Mean volumes of 32.2 ± 35.7 ml and 29.2 ± 30.9 ml were seen in patients with favorable (mRS score 0–3) and unfavorable (mRS score 4–6) outcomes, respectively, the Student's t-test analysis was also not statistically significant (P = 0.774) [Table 2].

Our study revealed that 25% of the study population died within 30 days of diagnosis while 75% survived.

mRS assessment frequency showed that 4 (9.1%) patients had no significant disability despite symptoms, majority 12 (27.3%) had moderately severe disability, while 11 (25.0%) died [Table 3]. Less than half of the patients, 21 of them accounting for 47.7% had favorable outcomes (mRS scale range between 0 and 3) while 23 of them accounting for 52.3% had unfavorable outcome, i.e., mRS scale range between 4 and 6 [Table 4]. An overall mean mRS value of 4.24 was observed.{Table 3}{Table 4}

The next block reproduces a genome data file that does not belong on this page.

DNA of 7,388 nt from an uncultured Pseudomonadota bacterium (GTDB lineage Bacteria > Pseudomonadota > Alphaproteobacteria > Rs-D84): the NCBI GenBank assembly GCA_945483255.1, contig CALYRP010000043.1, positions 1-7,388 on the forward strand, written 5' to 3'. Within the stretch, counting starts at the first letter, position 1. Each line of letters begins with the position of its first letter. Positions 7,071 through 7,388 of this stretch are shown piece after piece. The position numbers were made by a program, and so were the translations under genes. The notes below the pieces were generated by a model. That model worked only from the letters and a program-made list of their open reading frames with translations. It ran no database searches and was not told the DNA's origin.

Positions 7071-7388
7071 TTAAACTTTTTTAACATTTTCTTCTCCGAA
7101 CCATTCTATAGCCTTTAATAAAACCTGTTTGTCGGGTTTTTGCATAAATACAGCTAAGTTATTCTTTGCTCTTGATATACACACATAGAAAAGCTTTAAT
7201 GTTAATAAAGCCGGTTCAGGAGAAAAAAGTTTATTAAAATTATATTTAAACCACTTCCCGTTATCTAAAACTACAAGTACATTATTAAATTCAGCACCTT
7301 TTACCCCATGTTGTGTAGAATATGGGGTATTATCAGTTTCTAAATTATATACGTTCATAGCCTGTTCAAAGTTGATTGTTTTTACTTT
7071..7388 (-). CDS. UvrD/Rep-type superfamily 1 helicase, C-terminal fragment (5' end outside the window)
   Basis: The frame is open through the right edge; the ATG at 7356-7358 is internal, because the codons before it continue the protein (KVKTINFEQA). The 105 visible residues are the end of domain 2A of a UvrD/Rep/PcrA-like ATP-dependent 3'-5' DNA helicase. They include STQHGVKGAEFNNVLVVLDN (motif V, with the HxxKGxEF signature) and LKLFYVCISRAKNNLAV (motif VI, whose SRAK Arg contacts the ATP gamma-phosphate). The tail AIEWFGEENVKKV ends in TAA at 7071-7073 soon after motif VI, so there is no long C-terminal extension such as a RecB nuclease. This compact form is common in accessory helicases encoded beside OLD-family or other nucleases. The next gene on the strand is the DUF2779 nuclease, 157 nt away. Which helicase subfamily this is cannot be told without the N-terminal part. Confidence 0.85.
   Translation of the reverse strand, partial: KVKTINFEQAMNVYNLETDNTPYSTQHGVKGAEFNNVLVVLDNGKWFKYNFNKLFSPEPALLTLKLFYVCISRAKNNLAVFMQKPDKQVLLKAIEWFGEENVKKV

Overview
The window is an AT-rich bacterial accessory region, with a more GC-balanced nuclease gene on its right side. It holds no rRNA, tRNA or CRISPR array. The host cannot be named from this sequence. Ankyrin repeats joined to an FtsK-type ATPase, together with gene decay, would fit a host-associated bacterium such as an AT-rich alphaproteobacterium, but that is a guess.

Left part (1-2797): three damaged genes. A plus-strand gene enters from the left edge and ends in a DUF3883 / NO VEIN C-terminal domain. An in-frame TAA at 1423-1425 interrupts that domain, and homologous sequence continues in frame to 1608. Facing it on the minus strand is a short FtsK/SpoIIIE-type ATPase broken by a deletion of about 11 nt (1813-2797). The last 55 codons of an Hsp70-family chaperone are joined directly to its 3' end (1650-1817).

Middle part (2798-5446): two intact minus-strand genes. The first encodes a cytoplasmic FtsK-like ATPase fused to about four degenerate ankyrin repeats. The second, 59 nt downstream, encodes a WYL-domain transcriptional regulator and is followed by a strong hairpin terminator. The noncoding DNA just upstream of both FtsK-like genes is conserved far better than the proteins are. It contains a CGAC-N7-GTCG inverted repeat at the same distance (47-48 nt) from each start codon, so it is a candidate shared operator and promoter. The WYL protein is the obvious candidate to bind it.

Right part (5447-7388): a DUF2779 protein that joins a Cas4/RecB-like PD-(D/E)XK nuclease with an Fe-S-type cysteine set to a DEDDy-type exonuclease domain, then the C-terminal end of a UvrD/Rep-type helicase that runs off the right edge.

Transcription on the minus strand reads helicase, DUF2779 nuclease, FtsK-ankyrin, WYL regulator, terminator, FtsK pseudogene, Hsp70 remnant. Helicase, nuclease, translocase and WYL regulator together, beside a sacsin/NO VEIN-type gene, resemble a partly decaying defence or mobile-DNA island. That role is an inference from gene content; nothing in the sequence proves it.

Logistic regression showed a nonsignificant relationship between volume of hemorrhagic stroke and clinical outcome; dead/alive (P = 0.868; odds ratio = 0.998) [Table 5].{Table 5}

The linear regression model between the volume of stroke and the outcome assessment by the modified ranking scale was not significant (P = 0.982) [Table 5].

Only 1 (2.3%) of all the patients recruited in this study had a repeat CT scan. The patient initially presented at 12 h poststroke and had the repeat CT on the 3rd day poststroke insult due to deteriorating level of consciousness. The scan revealed one-third increase in the volume of hemorrhage, increased perilesional edema, and brain swelling.